“Gateway National Recreation Area (GNRA) is developing a new management plan, which will determine how [the people in Rockaway] can use the park for the next 30 years,” an organization official said. “Environmental advocates from outside the community have made numerous complaints that Fort Tilden has too much local recreational and artistic use. Gateway officials are taking that very seriously. There are plans afoot to make local users of Fort Tilden pay user fees, which will make it so expensive for active organized recreations use that we will not be able to afford to use the park anymore.”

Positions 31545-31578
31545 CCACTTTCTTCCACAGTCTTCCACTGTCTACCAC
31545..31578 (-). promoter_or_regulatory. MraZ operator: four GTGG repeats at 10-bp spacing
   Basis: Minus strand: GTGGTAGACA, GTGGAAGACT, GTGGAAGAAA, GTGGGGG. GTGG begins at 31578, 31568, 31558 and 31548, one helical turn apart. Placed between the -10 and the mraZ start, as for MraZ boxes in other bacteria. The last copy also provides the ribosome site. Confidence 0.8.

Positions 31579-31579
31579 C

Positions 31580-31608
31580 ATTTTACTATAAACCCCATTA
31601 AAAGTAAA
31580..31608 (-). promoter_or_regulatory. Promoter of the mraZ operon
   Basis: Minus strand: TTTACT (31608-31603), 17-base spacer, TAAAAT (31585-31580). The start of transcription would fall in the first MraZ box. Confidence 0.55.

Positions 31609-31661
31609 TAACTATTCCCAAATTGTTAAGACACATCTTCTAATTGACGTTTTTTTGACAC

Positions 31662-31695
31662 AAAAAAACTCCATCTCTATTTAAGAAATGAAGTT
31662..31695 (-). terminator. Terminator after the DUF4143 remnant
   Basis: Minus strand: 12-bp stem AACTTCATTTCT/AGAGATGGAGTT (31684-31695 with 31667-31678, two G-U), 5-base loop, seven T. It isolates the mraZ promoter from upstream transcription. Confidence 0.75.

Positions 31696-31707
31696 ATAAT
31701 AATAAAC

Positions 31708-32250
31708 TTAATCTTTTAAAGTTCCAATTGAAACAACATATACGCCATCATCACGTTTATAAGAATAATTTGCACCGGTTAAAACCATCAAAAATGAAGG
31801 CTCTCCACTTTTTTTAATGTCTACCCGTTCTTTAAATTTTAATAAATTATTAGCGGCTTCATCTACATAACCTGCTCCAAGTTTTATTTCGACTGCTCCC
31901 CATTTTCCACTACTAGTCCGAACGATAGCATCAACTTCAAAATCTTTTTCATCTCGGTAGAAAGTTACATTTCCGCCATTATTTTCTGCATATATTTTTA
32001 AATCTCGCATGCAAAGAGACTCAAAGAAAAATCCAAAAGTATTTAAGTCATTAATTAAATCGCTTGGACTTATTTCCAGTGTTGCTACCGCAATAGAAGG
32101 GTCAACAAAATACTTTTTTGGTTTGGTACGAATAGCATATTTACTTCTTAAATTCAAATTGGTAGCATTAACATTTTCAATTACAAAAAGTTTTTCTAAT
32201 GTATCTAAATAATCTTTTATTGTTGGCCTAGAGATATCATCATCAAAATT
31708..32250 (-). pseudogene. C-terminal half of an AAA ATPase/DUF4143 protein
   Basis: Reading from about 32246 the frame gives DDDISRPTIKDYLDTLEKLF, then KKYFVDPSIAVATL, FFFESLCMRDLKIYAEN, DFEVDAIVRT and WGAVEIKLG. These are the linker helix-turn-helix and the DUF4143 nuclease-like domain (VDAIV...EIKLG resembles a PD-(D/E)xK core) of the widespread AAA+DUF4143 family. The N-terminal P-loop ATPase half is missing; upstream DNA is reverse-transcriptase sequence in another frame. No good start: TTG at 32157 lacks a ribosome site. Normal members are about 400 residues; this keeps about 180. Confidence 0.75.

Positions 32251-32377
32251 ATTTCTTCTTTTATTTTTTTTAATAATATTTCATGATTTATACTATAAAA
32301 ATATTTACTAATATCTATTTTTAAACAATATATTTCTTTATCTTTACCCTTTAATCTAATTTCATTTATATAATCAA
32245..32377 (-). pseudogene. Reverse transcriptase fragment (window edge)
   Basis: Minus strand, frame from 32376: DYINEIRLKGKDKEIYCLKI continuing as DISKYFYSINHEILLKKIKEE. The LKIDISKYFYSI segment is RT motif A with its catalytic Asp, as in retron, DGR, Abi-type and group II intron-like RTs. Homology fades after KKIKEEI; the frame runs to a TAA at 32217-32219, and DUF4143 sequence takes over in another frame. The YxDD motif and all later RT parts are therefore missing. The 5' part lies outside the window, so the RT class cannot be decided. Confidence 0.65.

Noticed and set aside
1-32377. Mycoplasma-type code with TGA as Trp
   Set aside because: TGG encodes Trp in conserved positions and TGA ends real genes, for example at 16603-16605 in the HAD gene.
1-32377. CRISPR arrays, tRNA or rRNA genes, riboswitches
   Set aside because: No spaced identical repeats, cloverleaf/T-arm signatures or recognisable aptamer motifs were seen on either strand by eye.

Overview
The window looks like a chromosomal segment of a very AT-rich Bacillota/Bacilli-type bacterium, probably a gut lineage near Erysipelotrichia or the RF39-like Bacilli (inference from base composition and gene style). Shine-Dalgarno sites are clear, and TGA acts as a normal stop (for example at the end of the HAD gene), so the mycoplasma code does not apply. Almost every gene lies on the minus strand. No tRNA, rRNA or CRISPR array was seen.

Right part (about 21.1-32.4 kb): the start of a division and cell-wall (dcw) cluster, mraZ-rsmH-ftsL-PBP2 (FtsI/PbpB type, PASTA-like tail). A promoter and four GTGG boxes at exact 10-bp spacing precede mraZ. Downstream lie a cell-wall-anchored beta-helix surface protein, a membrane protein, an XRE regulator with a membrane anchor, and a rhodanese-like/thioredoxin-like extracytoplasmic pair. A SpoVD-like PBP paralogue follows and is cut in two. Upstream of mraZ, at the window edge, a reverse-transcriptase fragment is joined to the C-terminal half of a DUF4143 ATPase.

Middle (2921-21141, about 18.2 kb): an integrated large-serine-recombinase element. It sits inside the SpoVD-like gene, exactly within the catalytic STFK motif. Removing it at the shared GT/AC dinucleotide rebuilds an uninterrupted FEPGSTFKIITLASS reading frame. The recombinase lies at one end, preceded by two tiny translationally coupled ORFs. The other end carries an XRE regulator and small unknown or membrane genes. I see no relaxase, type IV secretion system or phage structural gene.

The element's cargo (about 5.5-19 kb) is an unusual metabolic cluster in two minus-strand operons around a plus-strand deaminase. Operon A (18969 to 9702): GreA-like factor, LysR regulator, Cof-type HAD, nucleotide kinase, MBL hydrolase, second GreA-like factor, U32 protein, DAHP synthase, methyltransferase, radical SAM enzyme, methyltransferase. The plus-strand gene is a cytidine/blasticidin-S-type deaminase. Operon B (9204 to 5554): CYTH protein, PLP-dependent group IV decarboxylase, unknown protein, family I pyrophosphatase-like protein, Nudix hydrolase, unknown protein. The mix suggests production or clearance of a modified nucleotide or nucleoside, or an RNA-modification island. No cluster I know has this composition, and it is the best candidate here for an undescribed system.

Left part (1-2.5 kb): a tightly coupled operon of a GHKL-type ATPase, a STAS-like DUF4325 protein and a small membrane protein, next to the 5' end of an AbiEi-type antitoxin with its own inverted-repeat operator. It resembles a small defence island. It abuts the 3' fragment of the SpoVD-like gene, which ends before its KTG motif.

Gateway officials told The Wave on Monday that the comment period has been expanded “in order to provide maximum participation” to locals.
That comment period ends on March 15 and local organizations are urging residents to go on the park’s website and make their thoughts known.
Raina Williams, the new chief of public affairs for Gateway, said that the process of developing a new General Management Plan (GMP) for the park will take another two years.
When questioned about Rockaway’s fears that the plan would exclude local organizations from the park, she said, “As our new superintendent told Community Board 14, we are governed by laws set up by Congress.
Those guidelines call for user fees, and we are doing our best to work with the local organizations to come to some compromise.”
“This issue comes from above us,” she added. “It is unfortunate that this is happening, and we understand the difficulties that it creates, but those rules govern all national parks, and we all have to live with them.”